Fin brought another 80’s film to the table last night with David Cronenberg’s Scanners. An intriguing concept for a film that shows a lot of promise, delivers on occasion, but on reflection leaves you feeling a bit cheated. All I could think of afterwards was what the movie could have been.
Obviously, this was an early Cronenberg film and therefore, I would imagine, that the budget limited his vision to an extent. Having said that some of the special effects are shocking (in a good way) and effective. But his choice of an actor to play Cameron Vale, the lead, is quite simply shocking. This guy couldn’t act his way out of a paper bag. And whilst we have seen our fair share of bad acting in 80’s films recently (Friday the 13th and Re-Animator) these films tended to have tongue firmly in cheek and were so bad they were good! Scanners unfortunately does not fall into that category as it could be a great movie but tends to fall short now and then, especially when Vale is on screen. It totally removed me from the movie and the plot as all I could think was how awful this guy was.
As Ally noted, the real star of the show is Revok. His malice and cold bloodedness are apparent every time he is on screen. He is a classic bad guy and clearly relishes the role. I would have loved to have seen more of Revok, especially his back story. The old footage of him after he drilled a hole in his head was creepy and disturbing, and I would have loved to have seen more of it and had more of his back story. There are also some classic 80’s henchmen (with suitably stunning mouser’s), however added to this the scene in the pharmaceutical company with the buggy car and, as Ally rightly pointed out at the time of viewing, it felt like we were watching Austin Powers! Whilst in some films this would simply add to the enjoyment of a film being so bad its good, this film appears to have more serious intentions, and as a result has not aged as well unfortunately.
As noted earlier the special effects are also superb and Patrick McGoohan gives a suitably over the top performance as the “mad scientist”. However, his characters demise and some of his dialogue seems half baked and, especially at the end, he starts to shoe horn in comments in order that the film makes sense. Suddenly scanners can read computers, he used to own a company but doesn’t keep in touch anymore. Whether some of this was in keeping with his character or not is unclear. Is he an evil genius aware of what he had done, did he know Revok was going to attend. If he knew Revok was so powerful and was his son and he was the only scientist running the scanners programme why wasn’t he at the launch of the ConSec programme and vetting the attendance list. Plot holes like this and some awful “shock reveals”, along with the lack of Revok, left a bad taste in my mouth.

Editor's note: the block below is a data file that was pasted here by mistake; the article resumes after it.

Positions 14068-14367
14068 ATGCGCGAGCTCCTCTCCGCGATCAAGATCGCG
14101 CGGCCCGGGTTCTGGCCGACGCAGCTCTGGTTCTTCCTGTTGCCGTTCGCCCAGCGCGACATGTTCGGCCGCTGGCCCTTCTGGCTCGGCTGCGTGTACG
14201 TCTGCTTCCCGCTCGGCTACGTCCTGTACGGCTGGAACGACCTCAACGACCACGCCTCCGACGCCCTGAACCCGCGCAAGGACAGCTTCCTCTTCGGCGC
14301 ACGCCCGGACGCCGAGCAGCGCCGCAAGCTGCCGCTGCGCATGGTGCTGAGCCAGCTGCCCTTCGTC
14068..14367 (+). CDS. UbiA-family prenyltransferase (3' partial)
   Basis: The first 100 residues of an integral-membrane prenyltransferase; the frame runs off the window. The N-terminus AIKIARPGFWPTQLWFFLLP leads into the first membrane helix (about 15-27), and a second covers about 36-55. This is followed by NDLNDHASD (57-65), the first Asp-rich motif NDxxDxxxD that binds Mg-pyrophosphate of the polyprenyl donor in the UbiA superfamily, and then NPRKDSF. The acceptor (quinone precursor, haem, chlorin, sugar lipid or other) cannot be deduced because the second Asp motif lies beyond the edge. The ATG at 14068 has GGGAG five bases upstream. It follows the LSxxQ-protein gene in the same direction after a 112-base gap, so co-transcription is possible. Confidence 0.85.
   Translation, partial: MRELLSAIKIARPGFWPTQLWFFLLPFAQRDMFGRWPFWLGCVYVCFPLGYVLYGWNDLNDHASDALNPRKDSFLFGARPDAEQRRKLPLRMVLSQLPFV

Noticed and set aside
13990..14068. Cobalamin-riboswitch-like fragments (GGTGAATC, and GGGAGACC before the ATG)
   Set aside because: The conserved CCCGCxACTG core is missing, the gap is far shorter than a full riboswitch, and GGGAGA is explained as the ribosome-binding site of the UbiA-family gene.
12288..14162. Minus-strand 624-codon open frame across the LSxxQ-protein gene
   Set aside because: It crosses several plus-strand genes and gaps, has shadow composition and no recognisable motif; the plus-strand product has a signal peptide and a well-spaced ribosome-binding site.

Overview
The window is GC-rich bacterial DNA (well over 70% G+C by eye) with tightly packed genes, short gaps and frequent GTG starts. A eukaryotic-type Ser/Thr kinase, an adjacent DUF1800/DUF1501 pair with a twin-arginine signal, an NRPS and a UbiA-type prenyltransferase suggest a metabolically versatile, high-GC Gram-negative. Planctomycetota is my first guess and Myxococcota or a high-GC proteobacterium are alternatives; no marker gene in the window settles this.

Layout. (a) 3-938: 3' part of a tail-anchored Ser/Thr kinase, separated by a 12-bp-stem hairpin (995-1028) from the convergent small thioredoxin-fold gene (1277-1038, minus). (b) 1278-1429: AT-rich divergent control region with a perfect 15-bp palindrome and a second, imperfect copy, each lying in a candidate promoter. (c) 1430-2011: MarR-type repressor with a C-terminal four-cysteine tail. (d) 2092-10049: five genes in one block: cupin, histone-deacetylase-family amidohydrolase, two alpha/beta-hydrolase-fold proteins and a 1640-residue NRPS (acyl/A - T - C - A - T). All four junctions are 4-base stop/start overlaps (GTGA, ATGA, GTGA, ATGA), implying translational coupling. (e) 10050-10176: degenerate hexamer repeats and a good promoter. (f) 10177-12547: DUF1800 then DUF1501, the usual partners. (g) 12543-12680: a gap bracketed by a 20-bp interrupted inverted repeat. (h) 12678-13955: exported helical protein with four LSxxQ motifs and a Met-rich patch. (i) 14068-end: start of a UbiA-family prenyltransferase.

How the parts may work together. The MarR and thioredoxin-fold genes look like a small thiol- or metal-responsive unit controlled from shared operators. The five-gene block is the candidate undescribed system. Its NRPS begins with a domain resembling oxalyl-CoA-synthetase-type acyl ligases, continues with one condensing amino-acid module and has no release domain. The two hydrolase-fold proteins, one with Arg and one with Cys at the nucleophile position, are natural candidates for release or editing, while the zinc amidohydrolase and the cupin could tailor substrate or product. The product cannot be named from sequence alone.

If you hadn’t guessed that someone on the inside at ConSec was working with Revok and meeting him at the train station then you may well have already drilled a hole in your head believing yourself to be a scanner. The revelation that Vale and Revok are brothers almost seems like an idea that is tacked on at the end, yet at the same time feels like an obvious amendment rather than a shock to the viewer. I would have loved to have seen a version of the film where the audience was aware of this kinship from the outset and you could see the change in dynamics between the brothers, and fathers, relationship over the course of the film against the sci fi backdrop of the world of scanners.
Whilst a number of the issues are ambiguous by the end of the film – who is the bad guy Revok or Dr Ruth – the initial depiction of these characters is so heavy handed and one sided that its hard to realise this ambiguity at the time of watching. Its only in writing this review that I’ve realised this point of view, and If my review seems scattershot and misguided, then that’s because it is. And, I feel, this is a result of the film itself being misguided and scattershot, particularly towards the end where it tries to change your perspective on these characters but without much argument, and sometimes only a single line of dialogue. It’s hard to know what the message of the film is after watching it, or what point it was trying to get across, yet it feels like a film trying very hard to make a serious point. I can’t help but feel there is a good film in there somewhere, but what we watched last night wasn’t it.
Whether or not this is a horror film, I’m not sure. I would agree with Ally that its more sci fi and were it not for the two moments of body horror it would certainly be classified as this.
I know Fin brought this to the table last night as he had found out they were remaking it. And I know that this is horror club blasphemy, but I for one am not opposed to the idea of a remake in this case, if in the right hands. There is certainly scope to flesh out Revok’s character, improve on the initially excellent idea of scanners, and if they keep the closing sequence it could be stunning. However, I do feel that this will not be the case, and it will just be an excuse for the studios to print money.
A solid film, but let down in parts by some piss poor acting and some shoddy scripting.